US sanctions Wagner Group for destabilising Africa after mutiny fallout in Moscow

On Tuesday, the United States implemented sanctions with the aim of disrupting gold mining activities that provide financial support to the Wagner Group in Africa. The move was made in response to the recent mutiny staged by the mercenaries in Russia and signifies a commitment to holding them accountable for their abuses.

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The Wagner Group

While the measures against the Wagner Group had been planned beforehand, they were briefly delayed as US officials sought to avoid taking sides in the power struggle between the group’s leader, Yevgeny Prigozhin, and Russian President Vladimir Putin.

The US Treasury Department announced sanctions against four companies, such as Midas Resources, a mining company operating in the Central African Republic, and Diamville, a company involved in gold and diamond purchases in the same country. Both entities were identified as being under Prigozhin’s control. The sanctions will block any US assets and criminalize transactions with these companies. Additionally, a Dubai-based company called Industrial Resources General Trading, accused of handling Prigozhin’s financial dealings in Diamville, was also targeted.

Brian Nelson, a Treasury sanctions official, stated that the Wagner Group funds its brutal operations, partially through the exploitation of natural resources in countries like the Central African Republic and Mali. He emphasized that the United States would continue to target the group’s revenue streams to counter its expansion and violence not only in Africa but also in Ukraine and other locations.

The Wagner Group has been contracted by military regimes in Africa and has played a progressively violent role in Russia’s invasion of Ukraine. Prigozhin has urged Putin to employ even greater force.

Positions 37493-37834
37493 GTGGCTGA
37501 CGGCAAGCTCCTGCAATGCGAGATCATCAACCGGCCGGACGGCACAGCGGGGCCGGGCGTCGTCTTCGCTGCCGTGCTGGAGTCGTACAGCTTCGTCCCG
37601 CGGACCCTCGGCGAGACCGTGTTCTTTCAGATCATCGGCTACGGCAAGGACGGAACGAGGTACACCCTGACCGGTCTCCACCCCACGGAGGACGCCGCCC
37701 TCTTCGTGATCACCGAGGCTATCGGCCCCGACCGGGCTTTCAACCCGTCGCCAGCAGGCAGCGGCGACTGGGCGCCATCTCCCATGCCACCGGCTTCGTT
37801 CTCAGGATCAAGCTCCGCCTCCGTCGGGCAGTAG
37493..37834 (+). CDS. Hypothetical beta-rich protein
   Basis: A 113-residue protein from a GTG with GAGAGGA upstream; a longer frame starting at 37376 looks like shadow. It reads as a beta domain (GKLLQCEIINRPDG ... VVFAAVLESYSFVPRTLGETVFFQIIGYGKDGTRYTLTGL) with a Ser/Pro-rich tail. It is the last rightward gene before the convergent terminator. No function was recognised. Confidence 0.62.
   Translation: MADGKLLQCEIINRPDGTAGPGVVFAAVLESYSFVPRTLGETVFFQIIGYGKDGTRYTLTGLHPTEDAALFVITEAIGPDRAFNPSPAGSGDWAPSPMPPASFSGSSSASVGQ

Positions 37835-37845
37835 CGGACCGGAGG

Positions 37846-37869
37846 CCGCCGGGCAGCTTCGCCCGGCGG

In March, Tuaregs either side of the Mali-Niger border allegedly confirmed to Nigerien generals that Wagner Group were committing human rights abuses in their communities. The African men also confirmed that Wagner mercenaries did not appear to be equipped by Moscow but by African armies and were largely protecting their mining assets and not the governments that loaned them the equipment’s interests.

On May 30th, Wagner Group took to Telegram, Whatsapp and Wagner-branded VK pages to actively recruit to Africa. The outreach was accompanied by a film depicting a Wagner mercenary describing his new role in Africa, once his contract in Ukraine expired, touting the African “palm trees and weather” and how they always got paid “on time”.

Matthew Miller, a spokesman for the US State Department, reiterated his criticism of the Wagner mercenaries, accusing them of widespread abuses in Africa. He expressed the belief that wherever the Wagner Group operates, death and destruction follow, with detrimental impacts on local populations, mineral extraction, and community finances. Miller urged African governments and others to cease any cooperation with the group.

In a report last month, the United Nations human rights body identified foreign forces, identified by the US as Wagner, as being involved in a massacre that claimed the lives of at least 500 people in the town of Moura in central Mali in March 2022.

As part of an agreement with the Kremlin, Prigozhin was granted permission to travel to Belarus, a close ally of Russia. This decision by Belarusian leader Alexander Lukashenko was criticized by Miller, who viewed it as another example of prioritizing the interests of Putin and the Kremlin over those of the Belarusian people.